The Saturday night slot at the MATA 2014 Festival featured the American debut of Oscar Bianchi’s challenging cantata Matra (2006 – 7). The swirling 50-minute program was performed in front of a packed house that included the exuberant young composer, who briefly explained his inspiration for the composition. Bianchi said that “matra” in its purest sense is translated as “matter,” which was no surprise given the eclectic and explosive turns that dominated the piece, and that often brought the ranges of the instruments and voices to their most visceral levels.
The three groups of performers featured a vocal sextet—the Neue Vocalsolisten; an instrumental ensemble—the International Contemporary Ensemble (I.C.E.); and a solo trio of contrabass saxophone, contrabass Paetzold recorder, and bass flute. These three groups were united under the capable and poised direction of conductor David Fulmer.
The performance began with the solo trio—a group of “low instruments” according to Bianchi—creating an eerie mood, with the bass flute, played by Alice Teyssier, producing a particularly sinister ambience. For several minutes, the trio eased into the unconventional rhythm of what was to come. As the vocalists and the instrumental ensemble gradually joined in, Matra sprang to life with twists and turns that quite clearly demanded a great deal of labor and endurance from the performers. Moments of harmony in I.C.E.’s string section, in particular, proved to be fleeting, as sudden bursts of energy jolted the music into a thrilling whirl of intense turbulence.
At the core of the performance were the Neue Vocalsolisten, three female and three male vocalists. The group intertwined texts from Lucretius’s “De Rerum Natura,” the Gospel of Mary, and the “Vigyan Bhairav Tantra” into the mix, reciting the lines mostly in quarter-tone harmonies. The articulations were often difficult to decipher—and unquestionably difficult to perform—but were delivered assuredly. Short gasps, guttural yelps, and glottal effects from the talented singers all combined to add another level of diverse instrumentation. When the performance wound down, and the instruments died away, the soprano repeated the final words of the text with a chilling sense of clarity and resolution. It was time for all to catch their breath and for the audience to slowly exhale.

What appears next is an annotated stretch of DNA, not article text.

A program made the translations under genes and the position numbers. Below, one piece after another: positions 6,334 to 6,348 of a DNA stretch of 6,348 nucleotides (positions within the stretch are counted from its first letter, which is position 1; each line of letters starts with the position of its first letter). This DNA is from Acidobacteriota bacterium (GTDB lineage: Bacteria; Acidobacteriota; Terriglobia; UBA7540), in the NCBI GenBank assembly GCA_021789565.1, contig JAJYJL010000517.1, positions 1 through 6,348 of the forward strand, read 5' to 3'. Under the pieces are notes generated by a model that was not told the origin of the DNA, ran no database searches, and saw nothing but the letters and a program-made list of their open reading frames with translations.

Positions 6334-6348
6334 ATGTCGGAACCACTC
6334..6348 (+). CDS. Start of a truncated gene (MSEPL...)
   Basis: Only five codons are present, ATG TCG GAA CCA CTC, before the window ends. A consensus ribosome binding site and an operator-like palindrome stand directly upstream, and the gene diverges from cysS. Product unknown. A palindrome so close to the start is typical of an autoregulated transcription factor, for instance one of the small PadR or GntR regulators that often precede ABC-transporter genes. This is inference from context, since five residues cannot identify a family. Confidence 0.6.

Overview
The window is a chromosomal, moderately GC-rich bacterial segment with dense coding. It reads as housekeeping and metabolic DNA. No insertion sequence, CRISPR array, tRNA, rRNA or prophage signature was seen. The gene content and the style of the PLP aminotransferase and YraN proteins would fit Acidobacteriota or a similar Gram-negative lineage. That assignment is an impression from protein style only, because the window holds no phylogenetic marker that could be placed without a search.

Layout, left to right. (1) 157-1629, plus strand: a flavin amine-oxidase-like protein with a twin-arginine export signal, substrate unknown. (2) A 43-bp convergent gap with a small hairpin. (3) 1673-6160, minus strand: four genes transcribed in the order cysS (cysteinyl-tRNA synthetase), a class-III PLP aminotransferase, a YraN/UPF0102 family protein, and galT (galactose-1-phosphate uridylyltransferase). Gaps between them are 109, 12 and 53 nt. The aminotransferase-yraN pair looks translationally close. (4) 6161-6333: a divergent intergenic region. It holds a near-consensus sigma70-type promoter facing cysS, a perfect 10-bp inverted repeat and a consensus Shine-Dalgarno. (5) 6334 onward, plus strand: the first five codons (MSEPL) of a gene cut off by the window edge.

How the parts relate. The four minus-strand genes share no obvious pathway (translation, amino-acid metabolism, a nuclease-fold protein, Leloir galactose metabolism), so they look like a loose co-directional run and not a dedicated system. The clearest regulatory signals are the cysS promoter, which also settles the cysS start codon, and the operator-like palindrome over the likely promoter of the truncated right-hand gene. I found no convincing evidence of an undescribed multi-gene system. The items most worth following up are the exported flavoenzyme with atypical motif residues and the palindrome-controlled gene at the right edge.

Bianchi’s Matra proved to be an exercise in circular motion, and a study of the forces of nature that compose matter. The performance included moments of smooth harmony which, juxtaposed against the dense rhythms and visceral outbursts of energy, created a beating pulse that represented the cycle of human life. Bianchi’s tireless and passionate composition, although at times demanding and a challenge to fully comprehend, was a triumph.
CHRISTOPHER NELSON lives and works in Brooklyn.